One Unconventional Approach Deserves Another: Funding Social Change Through Private Investment

Jake Harriman,’08, explains how rejecting conventional wisdom about financing a nonprofit helped him turn his vision into a real intervention.

April 29, 2014

| by Melissa Leavitt

Jake Harriman came to Stanford GSB by way of the Marine Corps. Catalyzed by the magnitude of trauma and suffering he witnessed as a platoon commander in Iraq, he resolved to start a nonprofit to help address what he sees as the root cause of global instability: extreme poverty.



His nonprofit offers an innovative solution to global poverty. Instead of just focusing on a scarcity of resources, Jake’s organization, Nuru International, drills down deeper into the root causes of the problem. In Jake’s own words, Nuru aims to give people living in poverty “an environment to make meaningful choices for their families to improve their lives.”

Jake, who received his MBA from Stanford GSB in 2008, discussed his experiences with Nuru in a Social Innovation Conversation on May 31, 2013 with Jonathan Chang, Sloan ‘13. “I live in a world of choices,” says Jake. Nuru works to bring those same choices — a capacity for change and self-determination — to impoverished regions around the world by training local leaders in poverty-fighting solutions that address the specific needs of their own community. Ultimately, these solutions are funded by local, self-sustaining small business ventures.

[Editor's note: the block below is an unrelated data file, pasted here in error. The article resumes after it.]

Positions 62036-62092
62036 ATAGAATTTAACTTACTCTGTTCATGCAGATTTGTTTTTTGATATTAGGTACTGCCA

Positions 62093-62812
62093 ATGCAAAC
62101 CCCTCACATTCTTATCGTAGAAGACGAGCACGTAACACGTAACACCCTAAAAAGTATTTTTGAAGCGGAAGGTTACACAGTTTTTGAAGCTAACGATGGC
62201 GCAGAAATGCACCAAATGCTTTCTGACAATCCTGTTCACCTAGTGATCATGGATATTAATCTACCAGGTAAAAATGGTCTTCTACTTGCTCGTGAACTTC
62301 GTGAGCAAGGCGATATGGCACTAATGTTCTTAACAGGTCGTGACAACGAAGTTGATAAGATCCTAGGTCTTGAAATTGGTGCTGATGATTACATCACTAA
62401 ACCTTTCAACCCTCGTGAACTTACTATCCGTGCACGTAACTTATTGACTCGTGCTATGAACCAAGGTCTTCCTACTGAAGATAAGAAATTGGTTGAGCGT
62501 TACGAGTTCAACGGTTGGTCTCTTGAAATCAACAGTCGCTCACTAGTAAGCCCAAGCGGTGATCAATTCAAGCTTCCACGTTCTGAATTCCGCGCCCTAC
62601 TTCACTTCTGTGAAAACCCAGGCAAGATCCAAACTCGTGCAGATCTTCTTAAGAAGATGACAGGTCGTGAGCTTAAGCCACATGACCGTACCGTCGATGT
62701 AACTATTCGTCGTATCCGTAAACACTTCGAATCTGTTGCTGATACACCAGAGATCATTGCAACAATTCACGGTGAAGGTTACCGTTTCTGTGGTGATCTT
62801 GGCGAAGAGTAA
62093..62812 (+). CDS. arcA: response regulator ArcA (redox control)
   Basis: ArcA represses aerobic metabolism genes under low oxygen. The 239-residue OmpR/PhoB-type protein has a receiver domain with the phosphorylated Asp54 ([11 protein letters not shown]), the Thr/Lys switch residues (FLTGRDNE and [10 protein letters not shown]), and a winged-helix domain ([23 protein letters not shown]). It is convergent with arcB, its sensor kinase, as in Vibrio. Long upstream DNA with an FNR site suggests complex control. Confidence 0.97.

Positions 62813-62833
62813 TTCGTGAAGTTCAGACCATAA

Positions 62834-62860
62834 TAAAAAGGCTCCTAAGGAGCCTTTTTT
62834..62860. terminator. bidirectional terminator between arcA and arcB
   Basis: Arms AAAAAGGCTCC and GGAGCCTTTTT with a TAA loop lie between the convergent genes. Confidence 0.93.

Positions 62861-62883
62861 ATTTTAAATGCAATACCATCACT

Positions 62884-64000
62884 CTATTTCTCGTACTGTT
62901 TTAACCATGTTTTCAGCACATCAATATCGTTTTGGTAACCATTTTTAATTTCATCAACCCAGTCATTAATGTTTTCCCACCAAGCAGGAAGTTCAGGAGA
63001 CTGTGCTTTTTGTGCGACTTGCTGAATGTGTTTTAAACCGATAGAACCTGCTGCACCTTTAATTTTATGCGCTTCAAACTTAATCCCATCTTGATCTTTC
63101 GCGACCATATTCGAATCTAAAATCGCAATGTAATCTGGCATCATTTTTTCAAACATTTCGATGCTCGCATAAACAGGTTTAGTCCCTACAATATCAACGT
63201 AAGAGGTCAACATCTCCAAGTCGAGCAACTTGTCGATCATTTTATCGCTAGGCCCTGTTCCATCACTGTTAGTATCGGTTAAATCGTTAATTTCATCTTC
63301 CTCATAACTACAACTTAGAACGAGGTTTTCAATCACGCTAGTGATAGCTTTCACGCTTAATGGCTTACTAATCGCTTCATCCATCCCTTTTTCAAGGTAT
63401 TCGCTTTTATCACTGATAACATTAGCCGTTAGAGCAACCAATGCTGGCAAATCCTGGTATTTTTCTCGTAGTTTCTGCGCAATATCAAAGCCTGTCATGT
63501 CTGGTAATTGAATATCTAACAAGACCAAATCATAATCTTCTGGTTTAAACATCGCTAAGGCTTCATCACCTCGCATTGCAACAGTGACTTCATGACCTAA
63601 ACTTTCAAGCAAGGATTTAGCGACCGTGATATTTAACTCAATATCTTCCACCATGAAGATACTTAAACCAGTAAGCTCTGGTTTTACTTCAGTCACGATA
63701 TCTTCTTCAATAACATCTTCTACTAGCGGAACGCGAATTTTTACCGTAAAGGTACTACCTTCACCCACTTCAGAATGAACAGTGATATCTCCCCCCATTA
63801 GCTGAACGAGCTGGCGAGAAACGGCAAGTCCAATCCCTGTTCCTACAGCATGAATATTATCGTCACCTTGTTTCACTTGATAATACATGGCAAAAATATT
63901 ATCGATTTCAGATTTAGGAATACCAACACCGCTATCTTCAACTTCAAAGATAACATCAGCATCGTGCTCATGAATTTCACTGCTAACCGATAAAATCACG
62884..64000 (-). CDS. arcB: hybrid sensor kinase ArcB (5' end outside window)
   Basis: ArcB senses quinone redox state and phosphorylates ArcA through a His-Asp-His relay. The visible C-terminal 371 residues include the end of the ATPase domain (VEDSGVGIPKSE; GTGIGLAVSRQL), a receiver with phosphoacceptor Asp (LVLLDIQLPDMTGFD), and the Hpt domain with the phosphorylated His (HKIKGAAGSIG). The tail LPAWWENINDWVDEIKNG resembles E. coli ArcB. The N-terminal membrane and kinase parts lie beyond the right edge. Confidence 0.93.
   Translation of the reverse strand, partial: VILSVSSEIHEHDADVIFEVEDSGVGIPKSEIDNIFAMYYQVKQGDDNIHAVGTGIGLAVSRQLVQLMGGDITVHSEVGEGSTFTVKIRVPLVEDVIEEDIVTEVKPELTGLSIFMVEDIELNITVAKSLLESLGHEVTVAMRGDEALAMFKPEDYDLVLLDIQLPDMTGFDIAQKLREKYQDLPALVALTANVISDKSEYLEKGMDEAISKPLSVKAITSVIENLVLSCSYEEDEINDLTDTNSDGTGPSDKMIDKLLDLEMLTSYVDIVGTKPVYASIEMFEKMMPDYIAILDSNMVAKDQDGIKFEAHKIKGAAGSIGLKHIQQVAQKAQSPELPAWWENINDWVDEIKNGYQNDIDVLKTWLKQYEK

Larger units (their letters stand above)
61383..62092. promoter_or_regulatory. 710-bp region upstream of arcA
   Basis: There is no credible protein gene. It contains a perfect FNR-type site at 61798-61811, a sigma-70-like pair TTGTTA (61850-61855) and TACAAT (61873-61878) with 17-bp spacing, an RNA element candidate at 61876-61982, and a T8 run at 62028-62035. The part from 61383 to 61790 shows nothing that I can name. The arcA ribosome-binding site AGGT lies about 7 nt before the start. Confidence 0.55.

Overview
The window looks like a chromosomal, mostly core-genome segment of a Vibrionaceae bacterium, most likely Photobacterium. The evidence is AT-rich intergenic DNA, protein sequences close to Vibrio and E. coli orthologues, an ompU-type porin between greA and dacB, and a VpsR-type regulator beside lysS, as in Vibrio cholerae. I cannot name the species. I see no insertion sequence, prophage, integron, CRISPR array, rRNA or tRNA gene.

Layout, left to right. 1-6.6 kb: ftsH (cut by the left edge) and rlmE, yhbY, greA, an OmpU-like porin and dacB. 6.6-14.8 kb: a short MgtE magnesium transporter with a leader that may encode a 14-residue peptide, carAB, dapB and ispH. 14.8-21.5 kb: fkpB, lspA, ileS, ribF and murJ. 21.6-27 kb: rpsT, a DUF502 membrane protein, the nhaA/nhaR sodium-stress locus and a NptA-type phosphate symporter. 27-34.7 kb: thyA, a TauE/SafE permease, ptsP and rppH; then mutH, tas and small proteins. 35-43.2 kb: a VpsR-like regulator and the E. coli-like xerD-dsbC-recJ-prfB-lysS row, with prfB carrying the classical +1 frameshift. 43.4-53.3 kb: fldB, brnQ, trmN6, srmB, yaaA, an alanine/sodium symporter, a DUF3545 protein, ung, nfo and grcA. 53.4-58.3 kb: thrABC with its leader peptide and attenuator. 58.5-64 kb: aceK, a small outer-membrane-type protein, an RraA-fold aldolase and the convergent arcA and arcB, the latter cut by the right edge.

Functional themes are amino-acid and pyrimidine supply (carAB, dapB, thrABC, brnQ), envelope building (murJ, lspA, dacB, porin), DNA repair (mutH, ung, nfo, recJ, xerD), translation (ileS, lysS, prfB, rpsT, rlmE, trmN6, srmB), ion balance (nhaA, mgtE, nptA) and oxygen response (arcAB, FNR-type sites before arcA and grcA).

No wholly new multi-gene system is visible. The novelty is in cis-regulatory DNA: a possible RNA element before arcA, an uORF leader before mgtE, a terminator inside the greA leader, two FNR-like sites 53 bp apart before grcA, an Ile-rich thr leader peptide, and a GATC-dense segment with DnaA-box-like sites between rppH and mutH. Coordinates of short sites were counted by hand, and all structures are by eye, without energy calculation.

Nuru’s unconventional approach has already garnered great success in the Kuria West district of Kenya, Nuru’s first project site. But it took another unconventional approach to get Nuru off the ground. Jake explains how pitching his idea to individual investors — rather than pursuing traditional sources of nonprofit funding — helped him get the capital he needed to turn his vision into a real intervention with the power to save people’s lives.

Don’t Rely on Philanthropy

He stayed away from traditional philanthropic contributions, and advises other social entrepreneurs to do the same. “Don’t go to foundations. Especially if you are a new idea,” he says. The limitations of foundation funding, he explains, start right at the application process. “There is no way you can tell and communicate your brand new idea in a compelling way in a pre-formatted program application for a foundation. It just can’t happen.”